World3

From Academic Kids

The World3 model was a computer simulation of interactions between population, industrial growth, food production and limits in the ecosystems of the Earth. It was originally produced and used by a Club of Rome study that produced the model and the book Limits to Growth. The principal creaters of the model were Donella Meadows, Dennis Meadows, and Jørgen Randers.

The model was documented in the book Dynamics of Growth in a Finite World. It added new features to Jay W. Forrester's World2 model. Since World3 was originally created it has had minor tweaks to get to the World3/91 model used in the book Beyond the Limits and later was tweaked to get the World3/2000 model distributed by the Institute for Policy and Social Science Research.

Contents

Model

The model consisted of several interacting parts. Each of these dealt with a different system of the model. The main systems where the food system, dealing with agriculture and food production, the industrial system, the population system, the non-renewable resources system and the pollution system.

Agricultural system

The simplest useful view of this system is that there is land and fertilizer are used for farming, and more of either will produce more food. In the context of the model, since land is finite, and industrial output required to produce fertilizer and other agricultural inputs can not keep up with demand, there will be a food collapse at some point in the future.

Nonrenewable resources system

Main Article: World3 nonrenewable resource sector

The nonrenewable resource system starts with the assumption that the total amount of resources available is finite (about 110 times the consumption at 1990s rates for the world3/91 model). These resources can be extracted and then used for various purposes in other systems in the model. An important assumption that was made is that as the nonrenewable resources are extracted, the later resources are increasingly difficult to extract.

Criticism of the model

There have been quite a bit of criticism of the world3 model. Some has come from the model creators themseleves, some has come from economists and some has come from other places.

One of the major criticisms of the model is that it simply has not reflected the reality of the world since the 1970s when the model was first published. This criticism is in general false, since most of the predictions of doom or collapse do not begin to occur until around 2015 in the reference run. The model predicted that humanity would run up against the fundamental limits to economic growth about a century after the publication of the book: i.e. 2072, with extremely serious ecological problems only beginning to become obvious in the 2030s and 2040s. Moreover, some of the other runs in the model had even later dates for the beginning of the collapse. The 1992 book, Beyond the Limits, describes several values of the model that were revised to fit what had happened. None of those changes were sufficient to change the general qualitative conclusions reached by the Meadows group.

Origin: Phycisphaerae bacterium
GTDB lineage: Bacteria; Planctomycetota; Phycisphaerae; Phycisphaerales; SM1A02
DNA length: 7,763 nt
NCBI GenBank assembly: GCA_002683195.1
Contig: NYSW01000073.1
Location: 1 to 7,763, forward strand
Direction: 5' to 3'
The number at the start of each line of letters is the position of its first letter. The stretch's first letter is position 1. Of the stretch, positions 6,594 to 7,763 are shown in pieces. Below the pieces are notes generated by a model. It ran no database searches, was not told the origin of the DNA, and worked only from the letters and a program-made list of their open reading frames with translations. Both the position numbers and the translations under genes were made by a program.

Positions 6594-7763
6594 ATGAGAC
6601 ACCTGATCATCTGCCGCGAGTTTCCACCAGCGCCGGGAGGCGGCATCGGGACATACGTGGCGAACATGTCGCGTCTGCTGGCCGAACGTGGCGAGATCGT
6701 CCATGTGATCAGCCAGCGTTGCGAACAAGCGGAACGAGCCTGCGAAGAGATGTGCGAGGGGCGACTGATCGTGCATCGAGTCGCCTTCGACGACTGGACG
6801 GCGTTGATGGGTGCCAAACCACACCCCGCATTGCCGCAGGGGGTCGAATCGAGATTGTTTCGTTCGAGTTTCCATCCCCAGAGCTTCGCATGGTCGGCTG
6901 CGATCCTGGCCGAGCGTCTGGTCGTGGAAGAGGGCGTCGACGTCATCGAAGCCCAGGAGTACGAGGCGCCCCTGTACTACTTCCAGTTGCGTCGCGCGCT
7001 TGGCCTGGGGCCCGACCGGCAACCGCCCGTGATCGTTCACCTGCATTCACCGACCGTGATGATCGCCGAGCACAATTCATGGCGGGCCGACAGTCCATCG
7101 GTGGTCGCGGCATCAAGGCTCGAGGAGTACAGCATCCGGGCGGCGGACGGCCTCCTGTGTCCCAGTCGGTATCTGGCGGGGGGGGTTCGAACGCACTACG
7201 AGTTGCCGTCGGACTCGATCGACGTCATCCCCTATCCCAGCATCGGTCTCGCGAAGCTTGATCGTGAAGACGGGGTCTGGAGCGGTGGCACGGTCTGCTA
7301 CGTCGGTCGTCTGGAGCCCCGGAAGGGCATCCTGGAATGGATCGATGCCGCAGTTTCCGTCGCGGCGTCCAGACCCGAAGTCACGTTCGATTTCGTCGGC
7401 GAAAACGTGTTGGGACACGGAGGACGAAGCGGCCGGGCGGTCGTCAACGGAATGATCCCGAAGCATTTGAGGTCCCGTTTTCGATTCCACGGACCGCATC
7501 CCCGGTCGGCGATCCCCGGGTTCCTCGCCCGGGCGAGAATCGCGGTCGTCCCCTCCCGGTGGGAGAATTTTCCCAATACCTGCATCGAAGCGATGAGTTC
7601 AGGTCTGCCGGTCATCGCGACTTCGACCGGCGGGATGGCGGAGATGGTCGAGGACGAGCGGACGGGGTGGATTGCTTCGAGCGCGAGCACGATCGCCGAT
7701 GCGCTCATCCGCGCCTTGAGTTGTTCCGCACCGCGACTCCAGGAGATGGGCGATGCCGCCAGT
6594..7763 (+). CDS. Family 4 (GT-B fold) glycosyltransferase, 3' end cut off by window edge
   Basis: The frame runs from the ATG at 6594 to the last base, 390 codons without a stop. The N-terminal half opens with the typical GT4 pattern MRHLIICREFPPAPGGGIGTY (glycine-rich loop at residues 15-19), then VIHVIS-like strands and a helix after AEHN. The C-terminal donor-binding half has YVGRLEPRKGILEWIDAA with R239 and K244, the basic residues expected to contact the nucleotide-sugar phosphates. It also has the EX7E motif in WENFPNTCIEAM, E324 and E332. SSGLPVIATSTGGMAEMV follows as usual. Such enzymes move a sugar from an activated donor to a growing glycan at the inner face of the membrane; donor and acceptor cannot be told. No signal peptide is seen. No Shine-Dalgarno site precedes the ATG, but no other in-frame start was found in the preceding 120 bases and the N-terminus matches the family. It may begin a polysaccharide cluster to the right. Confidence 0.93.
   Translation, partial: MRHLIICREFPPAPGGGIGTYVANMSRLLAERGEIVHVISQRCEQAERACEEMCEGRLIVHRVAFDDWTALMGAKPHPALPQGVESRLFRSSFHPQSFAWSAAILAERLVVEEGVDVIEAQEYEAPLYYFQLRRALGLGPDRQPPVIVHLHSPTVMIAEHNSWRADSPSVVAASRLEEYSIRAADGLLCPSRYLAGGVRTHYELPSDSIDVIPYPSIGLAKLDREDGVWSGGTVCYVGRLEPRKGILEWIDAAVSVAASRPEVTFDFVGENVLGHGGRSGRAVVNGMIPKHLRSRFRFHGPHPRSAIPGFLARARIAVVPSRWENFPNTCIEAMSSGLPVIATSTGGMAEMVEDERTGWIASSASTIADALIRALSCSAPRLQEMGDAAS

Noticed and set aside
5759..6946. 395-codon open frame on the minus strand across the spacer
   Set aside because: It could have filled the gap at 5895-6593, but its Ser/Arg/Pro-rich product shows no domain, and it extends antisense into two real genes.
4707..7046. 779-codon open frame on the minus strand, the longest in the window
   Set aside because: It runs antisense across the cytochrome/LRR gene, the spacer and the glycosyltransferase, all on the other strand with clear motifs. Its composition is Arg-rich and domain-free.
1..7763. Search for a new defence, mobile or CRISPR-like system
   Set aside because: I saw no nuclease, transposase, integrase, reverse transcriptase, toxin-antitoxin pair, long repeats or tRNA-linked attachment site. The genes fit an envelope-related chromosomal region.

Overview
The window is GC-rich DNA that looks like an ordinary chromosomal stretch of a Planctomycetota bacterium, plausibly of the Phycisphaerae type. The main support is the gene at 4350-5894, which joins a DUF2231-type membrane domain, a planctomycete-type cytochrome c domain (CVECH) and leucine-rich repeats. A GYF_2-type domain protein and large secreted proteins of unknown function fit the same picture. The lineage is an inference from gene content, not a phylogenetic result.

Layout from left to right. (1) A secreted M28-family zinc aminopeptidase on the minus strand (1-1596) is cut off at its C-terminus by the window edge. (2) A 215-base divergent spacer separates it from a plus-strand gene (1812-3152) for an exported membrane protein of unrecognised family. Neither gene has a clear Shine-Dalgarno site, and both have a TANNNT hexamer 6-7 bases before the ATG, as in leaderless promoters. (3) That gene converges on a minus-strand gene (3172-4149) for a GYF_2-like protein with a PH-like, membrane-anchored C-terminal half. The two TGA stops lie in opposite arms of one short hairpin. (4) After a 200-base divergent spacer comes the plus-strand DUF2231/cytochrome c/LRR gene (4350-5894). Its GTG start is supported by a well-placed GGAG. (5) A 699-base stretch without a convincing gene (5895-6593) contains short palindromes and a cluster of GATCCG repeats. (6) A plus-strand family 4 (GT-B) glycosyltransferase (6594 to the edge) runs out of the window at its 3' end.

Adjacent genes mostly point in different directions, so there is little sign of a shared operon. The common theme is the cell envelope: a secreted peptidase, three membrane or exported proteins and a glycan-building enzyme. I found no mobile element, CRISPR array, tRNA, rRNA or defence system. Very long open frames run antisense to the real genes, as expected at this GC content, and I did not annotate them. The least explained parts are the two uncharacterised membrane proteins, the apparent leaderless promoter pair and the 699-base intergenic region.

Since the modelers that created the model are most familiar with it, their criticism is most relevant. In the book Groping in the Dark: The First Decade of Global Modelling (Page 129), Donella Meadows, states:

We have great confidence in the basic qualitative assumptions and conclusions about the instability of the current global socioeconomic system and the general kinds of changes that will and will not lead to stability. We have relatively great confidence in the feedback-loop structure of the model, with some exceptions which I list below. We have a mixed degree of confidence in the numerical parameters of the model; some are well-known physical or biological constants that are unlikely to change, some are statistically derived social indices quite likely to change, and some are pure guesses that are perhaps only of the right order of magnitude. The structural assumptions in World3 that I consider most dubious and also sensitive enought to be of concern are:
  • the constant capital-output ratio (which assumes no diminishing returns to capital),
  • the residual nature of the investment function,
  • the generally ineffective labour contribution to output.

Of course, since Donella Meadows was very closely associated with the model, she would be unlikely to see problem in the basic qualitative assumptions, so outside criticism needs to be looked at.

The most detailed criticism of the model is in the book Models of Doom: A Critique of the Limits to Growth.

Both Julian Simon and Bjørn Lomborg have discussed the assumptions that the model makes. The first assumption that they criticize is the assumption of finite natural resources. Since the model has a hard limit and no method of switching to subsitutes, this is probably a valid complaint about the model. They also state that the limits on agriculture are invalid since they are based on the limit of the amount of land. However, this is incorrect, since the model does allow more food to be grown with the same amount land but with increases of other agricultural inputs (such as fertilizer).

The criticisms that have been made of the model do need to be considered, however, even if the finite natural resource assumption is removed from the model, the model still show a collapse due to pollution. The model cannot be discounted because of the criticism of it made so far.

As a rebuttal, critics have argued that Julian Simon, an economist, and Bjørn Lomborg, a political scientist, lack the required scientific credentials. Both authors produced books that have been heavily criticised by environmental scientists.

As to the Limits to Growth, fact remains that this Earth is finite and resources and space are running out.

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